Previous research on workplace meetings identified critical design features, leader behaviors, group dynamics, post-meeting actions, and other factors which help determine the effectiveness of the meeting. But as much as the authors acknowledge that meetings may differ from each other, much of the research appears to assume that it is meaningful to talk about “the meeting” as a single, generic entity (most commonly, the regularly scheduled staff or department meeting). In fact, though, there are several common types of meetings which vary among themselves in terms of a number of measurable parameters such as structure, meeting members, meeting leader, timing and duration, and scope. It is a gratuitous assumption that what the authors know about workplace meetings based on one especially common type applies to all workplace meetings. This chapter offers a historical review of previous attempts to classify meeting types; it then overviews several common types which deviate from the standard staff meeting paradigm, including project team meetings, debrief meetings, committee meetings, site-wide meetings, shift change meetings, and crew formation meetings. In comparing these types to the staff meeting, the authors identify some of the critical differences, thereby providing a first step toward a true taxonomy of meetings.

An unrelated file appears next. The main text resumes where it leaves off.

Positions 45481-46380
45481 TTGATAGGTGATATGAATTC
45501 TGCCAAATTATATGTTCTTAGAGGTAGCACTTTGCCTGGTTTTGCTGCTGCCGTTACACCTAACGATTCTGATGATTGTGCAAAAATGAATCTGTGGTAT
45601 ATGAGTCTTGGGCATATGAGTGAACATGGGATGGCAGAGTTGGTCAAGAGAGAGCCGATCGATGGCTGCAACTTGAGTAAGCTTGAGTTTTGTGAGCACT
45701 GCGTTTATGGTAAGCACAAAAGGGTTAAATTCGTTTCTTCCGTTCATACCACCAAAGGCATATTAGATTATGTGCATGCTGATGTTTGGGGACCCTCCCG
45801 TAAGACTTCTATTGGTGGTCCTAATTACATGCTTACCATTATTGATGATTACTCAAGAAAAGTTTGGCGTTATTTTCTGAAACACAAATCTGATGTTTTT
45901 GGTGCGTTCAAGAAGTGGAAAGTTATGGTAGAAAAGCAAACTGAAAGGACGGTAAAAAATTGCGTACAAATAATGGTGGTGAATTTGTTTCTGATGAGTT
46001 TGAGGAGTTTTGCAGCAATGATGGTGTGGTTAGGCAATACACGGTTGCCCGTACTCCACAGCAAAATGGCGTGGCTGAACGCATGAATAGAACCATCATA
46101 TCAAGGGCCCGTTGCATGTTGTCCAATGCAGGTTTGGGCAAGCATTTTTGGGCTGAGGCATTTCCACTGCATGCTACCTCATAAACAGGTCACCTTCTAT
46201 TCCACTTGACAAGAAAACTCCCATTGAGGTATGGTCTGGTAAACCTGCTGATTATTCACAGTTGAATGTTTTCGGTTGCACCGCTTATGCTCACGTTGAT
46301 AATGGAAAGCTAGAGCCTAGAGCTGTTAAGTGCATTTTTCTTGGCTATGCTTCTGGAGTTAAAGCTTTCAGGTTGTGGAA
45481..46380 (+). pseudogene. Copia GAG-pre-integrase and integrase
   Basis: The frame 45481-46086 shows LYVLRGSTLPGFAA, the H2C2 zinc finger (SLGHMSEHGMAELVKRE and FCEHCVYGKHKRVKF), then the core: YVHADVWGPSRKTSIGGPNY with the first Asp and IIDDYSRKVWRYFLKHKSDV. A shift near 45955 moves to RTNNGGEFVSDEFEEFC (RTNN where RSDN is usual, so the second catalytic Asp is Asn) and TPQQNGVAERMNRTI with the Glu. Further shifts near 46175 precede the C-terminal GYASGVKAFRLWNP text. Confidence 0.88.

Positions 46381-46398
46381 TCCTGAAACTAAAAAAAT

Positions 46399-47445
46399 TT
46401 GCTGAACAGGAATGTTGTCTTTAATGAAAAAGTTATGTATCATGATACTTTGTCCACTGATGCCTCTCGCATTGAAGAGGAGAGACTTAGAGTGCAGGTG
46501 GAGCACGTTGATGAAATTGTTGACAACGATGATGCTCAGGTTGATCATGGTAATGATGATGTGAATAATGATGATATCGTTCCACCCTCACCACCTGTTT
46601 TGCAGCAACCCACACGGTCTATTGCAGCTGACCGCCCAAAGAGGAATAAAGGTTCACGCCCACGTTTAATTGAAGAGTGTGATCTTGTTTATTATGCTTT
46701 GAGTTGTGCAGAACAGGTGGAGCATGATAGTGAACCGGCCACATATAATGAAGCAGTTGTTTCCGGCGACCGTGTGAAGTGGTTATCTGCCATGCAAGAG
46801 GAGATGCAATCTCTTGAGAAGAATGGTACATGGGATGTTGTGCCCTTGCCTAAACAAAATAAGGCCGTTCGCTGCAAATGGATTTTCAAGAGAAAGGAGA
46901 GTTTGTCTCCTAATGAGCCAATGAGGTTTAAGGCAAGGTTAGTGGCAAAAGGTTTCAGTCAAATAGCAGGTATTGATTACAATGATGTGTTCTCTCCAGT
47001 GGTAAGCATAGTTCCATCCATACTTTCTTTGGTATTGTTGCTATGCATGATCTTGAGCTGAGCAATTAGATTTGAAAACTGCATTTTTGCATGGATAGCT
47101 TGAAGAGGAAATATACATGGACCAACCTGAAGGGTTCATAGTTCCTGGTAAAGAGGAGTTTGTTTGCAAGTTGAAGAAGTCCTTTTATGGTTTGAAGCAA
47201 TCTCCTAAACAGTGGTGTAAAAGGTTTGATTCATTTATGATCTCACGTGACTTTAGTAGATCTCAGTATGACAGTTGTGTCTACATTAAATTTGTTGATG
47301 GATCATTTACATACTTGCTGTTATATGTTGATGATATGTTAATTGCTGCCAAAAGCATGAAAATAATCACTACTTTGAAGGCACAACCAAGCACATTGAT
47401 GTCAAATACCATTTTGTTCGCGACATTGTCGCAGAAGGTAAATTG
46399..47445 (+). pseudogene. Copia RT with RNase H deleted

The authors would like to express their appreciation to University of Nebraska-Omaha graduate student Ms. Kaitlin Fosler for her expert editorial assistance with earlier drafts of this chapter.
Kello, J.E. and Allen, J.A. (2020), "The Staff Meeting … And Beyond …
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